The diving bell spider or water spider (Argyroneta aquatica) is the only species of spider known to live almost entirely under water. It is the only member of the genus Argyroneta.
When out of the water, the spider ranges in colour from mid to dark brown, although the hairs on the abdomen give it a dark grey, velvet-like appearance. It is native to freshwater habitats in Europe and Asia.
The diving bell spider is found in clean freshwater habitats with aquatic vegetation, such as lakes, ponds, canals, marshes and slow-moving streams.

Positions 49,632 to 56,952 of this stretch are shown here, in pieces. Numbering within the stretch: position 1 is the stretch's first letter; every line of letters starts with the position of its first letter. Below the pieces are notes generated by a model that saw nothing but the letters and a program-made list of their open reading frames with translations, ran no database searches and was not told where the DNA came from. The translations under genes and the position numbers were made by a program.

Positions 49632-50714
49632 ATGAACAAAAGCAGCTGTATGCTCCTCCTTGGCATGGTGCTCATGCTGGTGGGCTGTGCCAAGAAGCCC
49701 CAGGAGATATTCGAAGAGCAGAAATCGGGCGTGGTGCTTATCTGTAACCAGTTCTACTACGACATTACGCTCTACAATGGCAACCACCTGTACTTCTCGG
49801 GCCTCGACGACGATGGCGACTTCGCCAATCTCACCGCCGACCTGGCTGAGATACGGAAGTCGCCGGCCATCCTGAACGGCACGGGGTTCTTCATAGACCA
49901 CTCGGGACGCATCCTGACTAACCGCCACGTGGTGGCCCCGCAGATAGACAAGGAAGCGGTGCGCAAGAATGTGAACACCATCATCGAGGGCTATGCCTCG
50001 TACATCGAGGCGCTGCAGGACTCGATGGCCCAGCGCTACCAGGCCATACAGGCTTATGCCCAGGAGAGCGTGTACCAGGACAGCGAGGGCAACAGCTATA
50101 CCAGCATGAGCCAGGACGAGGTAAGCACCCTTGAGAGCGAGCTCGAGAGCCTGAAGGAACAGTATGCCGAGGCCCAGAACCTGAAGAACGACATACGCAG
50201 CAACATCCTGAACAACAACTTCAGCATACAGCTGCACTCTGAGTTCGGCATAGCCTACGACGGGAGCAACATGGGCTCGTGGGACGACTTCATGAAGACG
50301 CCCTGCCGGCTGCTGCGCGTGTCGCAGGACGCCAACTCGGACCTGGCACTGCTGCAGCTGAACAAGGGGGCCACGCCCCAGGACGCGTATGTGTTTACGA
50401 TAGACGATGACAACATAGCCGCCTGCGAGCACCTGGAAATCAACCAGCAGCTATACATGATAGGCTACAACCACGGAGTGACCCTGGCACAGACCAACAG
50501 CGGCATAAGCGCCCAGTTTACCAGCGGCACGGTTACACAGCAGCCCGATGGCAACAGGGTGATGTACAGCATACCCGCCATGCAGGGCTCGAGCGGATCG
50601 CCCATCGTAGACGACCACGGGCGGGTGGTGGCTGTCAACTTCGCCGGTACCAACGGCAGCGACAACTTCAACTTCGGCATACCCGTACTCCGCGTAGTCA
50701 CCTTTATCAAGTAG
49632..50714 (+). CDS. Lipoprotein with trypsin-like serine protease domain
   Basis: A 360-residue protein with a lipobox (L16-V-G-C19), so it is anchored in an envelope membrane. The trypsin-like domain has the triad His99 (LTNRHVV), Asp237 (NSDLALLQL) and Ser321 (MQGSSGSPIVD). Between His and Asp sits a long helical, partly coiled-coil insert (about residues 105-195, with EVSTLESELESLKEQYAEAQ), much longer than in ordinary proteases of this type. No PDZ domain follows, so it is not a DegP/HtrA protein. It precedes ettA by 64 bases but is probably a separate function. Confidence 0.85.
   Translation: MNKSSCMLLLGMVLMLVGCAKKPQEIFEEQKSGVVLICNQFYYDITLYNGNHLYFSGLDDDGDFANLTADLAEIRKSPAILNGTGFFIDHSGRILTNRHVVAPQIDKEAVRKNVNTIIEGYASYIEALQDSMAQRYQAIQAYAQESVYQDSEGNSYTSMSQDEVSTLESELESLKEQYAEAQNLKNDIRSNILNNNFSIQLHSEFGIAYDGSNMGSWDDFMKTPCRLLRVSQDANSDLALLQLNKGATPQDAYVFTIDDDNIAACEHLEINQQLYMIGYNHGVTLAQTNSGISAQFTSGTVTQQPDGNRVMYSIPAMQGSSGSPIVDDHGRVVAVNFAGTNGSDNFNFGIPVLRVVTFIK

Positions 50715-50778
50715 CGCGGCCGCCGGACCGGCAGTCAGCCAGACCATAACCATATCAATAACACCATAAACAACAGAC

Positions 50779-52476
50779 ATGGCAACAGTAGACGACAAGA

It ranges through much of mainland Europe (no records from Portugal, Greece and Albania), the British Isles and northern Asia (Turkey, Caucasus, Russia, Iran, Central Asia, China, Korea and Japan) up to latitude 62°N.
Most of the range is inhabited by the nominate subspecies, but Japan has its own subspecies, the very similar Argyroneta aquatica japonica.
Their bite is often described as being quite painful to humans and causes localised inflammation, vomiting, and slight feverishness that disappears within a few days.
However, solid evidence is lacking, with information being based on old unverified reports since recent confirmed reports are lacking, leading some sources to refer to its bite as reputedly painful